Wednesday, November 05, 2008

ESSAY ... Camilla GIBB

Why Stories Matter
CAMILLA GIBB looks at the challenges of writing about a foreign culture

MY LAST NOVEL, Sweetness in the Belly, is set, in large part against the backdrop of the revolution that occurred in Ethiopia in 1974. This was the revolution where the Emperor Haile Selassie was overthrown and an empire that had existed for over a thousand years was brought to an end. It was in the subsequent era—the two decades of control by a brutal socialist dictatorship called the Dergue—that Ethiopia really became known to the world as a country of famine and a producer of refugees.

My first introduction to Ethiopia was through friendship. In 1990, I met a young Ethiopian woman who had just arrived at the University of Toronto through a scholarship for refugee students. I was a student of anthropology and had been to East Africa and had studied in the Middle East and I was curious about this young woman and her world.

We’ve been friends now for 18 years and I have perhaps learned more from Agitu than any other single person. A couple of years after we first met though, I was reminding her of something that had happened during her first year in Canada. She turned to me and said: “Do you know what I remember of that year? Virtually nothing. I felt like a ghost; like I didn’t even have a body.”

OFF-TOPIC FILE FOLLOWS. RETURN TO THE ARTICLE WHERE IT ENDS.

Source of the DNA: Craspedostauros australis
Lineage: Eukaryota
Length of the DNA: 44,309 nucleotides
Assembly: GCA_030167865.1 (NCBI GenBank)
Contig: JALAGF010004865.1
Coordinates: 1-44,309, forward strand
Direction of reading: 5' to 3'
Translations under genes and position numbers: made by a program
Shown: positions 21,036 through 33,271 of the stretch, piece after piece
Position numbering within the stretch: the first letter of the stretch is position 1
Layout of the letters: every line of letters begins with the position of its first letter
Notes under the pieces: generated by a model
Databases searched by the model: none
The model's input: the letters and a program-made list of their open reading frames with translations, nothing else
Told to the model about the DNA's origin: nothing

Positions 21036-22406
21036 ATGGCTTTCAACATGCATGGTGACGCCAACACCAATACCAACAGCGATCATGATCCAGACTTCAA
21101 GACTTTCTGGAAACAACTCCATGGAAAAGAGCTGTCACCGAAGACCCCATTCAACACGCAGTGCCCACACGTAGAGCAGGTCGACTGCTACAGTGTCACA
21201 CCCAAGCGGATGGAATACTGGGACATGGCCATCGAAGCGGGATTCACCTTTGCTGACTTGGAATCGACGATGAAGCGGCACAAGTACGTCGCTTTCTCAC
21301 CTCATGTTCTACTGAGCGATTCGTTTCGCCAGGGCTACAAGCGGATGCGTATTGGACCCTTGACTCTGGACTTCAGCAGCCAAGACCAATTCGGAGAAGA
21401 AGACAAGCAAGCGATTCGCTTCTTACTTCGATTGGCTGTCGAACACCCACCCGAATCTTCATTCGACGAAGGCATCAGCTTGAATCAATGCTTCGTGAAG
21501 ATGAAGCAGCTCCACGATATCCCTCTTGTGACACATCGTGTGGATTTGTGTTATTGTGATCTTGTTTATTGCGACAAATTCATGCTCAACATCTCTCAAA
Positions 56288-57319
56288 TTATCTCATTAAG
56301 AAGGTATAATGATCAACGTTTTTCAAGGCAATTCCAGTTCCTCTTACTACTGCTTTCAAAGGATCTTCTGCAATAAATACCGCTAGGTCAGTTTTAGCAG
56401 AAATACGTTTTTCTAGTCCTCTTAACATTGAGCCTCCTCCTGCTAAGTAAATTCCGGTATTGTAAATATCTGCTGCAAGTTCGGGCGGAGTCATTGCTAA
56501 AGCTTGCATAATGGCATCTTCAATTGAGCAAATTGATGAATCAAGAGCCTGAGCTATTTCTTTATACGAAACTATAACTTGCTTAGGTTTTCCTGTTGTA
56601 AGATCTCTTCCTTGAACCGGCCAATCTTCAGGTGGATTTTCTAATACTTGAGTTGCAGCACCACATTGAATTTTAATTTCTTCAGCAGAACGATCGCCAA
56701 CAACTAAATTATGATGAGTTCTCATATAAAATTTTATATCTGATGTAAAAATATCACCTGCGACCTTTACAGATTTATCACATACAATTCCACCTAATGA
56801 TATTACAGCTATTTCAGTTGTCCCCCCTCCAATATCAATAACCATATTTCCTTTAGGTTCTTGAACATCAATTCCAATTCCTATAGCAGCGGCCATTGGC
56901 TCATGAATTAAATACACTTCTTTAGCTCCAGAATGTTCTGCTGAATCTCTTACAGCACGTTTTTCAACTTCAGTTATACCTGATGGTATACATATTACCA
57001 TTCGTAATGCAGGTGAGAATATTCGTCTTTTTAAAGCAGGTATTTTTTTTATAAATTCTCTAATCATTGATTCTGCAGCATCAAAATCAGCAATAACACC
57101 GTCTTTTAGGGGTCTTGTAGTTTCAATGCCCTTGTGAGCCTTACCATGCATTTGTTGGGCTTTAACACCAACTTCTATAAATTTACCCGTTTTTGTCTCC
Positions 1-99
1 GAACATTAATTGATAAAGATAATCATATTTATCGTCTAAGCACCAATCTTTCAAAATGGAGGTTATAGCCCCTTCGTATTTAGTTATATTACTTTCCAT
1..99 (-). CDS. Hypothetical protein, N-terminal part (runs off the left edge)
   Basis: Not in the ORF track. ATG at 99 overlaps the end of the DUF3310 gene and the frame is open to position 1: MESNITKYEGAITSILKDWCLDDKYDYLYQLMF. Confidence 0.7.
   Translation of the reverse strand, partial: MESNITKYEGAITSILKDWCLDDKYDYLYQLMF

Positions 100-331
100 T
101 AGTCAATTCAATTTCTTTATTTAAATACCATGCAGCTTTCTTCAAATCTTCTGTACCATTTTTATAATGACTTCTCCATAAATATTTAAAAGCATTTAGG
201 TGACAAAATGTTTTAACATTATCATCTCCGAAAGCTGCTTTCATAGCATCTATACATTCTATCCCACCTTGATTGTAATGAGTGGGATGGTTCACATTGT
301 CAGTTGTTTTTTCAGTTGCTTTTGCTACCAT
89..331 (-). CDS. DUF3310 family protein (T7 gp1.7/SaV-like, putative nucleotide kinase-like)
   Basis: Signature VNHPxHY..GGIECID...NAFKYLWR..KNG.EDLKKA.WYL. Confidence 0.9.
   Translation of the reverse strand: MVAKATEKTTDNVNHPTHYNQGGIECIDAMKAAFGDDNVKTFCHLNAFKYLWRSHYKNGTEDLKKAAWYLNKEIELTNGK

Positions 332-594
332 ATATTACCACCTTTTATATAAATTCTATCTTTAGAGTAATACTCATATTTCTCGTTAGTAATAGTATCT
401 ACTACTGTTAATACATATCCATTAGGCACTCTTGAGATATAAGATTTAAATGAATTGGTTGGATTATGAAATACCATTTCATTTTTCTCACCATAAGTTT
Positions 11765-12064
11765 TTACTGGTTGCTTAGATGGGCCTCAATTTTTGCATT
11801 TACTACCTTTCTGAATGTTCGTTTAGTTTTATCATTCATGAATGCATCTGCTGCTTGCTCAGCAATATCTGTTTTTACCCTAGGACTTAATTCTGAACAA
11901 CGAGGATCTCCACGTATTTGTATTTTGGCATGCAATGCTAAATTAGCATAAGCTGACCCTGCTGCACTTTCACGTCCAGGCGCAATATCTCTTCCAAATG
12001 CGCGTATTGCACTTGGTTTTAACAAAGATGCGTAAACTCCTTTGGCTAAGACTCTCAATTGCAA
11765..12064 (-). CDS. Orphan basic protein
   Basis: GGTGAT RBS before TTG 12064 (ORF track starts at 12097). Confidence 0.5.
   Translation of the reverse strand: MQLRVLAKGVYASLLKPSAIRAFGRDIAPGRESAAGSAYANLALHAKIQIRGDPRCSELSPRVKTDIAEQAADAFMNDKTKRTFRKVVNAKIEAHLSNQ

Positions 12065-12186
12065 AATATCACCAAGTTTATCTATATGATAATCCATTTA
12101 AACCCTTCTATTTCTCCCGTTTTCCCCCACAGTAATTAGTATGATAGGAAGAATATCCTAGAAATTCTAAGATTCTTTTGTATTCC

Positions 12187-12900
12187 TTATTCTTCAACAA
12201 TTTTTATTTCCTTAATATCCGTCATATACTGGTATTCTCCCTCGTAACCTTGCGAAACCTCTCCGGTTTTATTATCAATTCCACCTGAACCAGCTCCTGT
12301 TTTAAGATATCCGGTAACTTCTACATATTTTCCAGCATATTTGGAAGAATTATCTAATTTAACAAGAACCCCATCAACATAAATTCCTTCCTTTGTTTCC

I was deeply troubled to hear this. How had I failed so terribly to recognise what my friend was going through? Because it was completely beyond my experience. But I wanted, desperately, to understand. I wanted to know, to whatever extent it is possible, what it feels like to be a ghost. Fiction would ultimately give me my answer, but before I could get to fiction, a lot of research would have to be done.

In the mid-1990s, I spent a year living in the walled Muslim city of Harar in eastern Ethiopia. I lived with a local family while conducting research on religious practices for my PhD. I gained certain insights into ethnic relations as well, through daily observation.

Agitu once said to me that she resented the fact that in the West, people tended to celebrate the fact Ethiopia was the only country in Africa that was never colonised, because she felt that Ethiopians had been responsible for some of the worst forms of colonisation against their own people. And by this, she largely meant her people. A good percentage of the Ethiopian population belongs to a single ethnic group called the Oromo. Despite being a majority in numbers, theirs is a population who have been marginalised, abused, denigrated and despised throughout Ethiopian history where they have been referred to as the galla, or the uncivilized.

Agitu, as an Oromo, had spent a great deal of her life hiding. The only way to get ahead or have any rights in Ethiopia was to deny that you were Oromo. It meant changing your name, erasing your past, it meant divorcing yourself from your family and community, not speaking your language or telling your story, and living with the fear of being found out.

One day I would attempt, through fiction, to tell the story of a community of refugees from Harar now living in London. Some of those characters are Oromo. Of course I was taking a risk in writing about an experience not my own, but it was based on sound research and more importantly, driven by a desire to understand.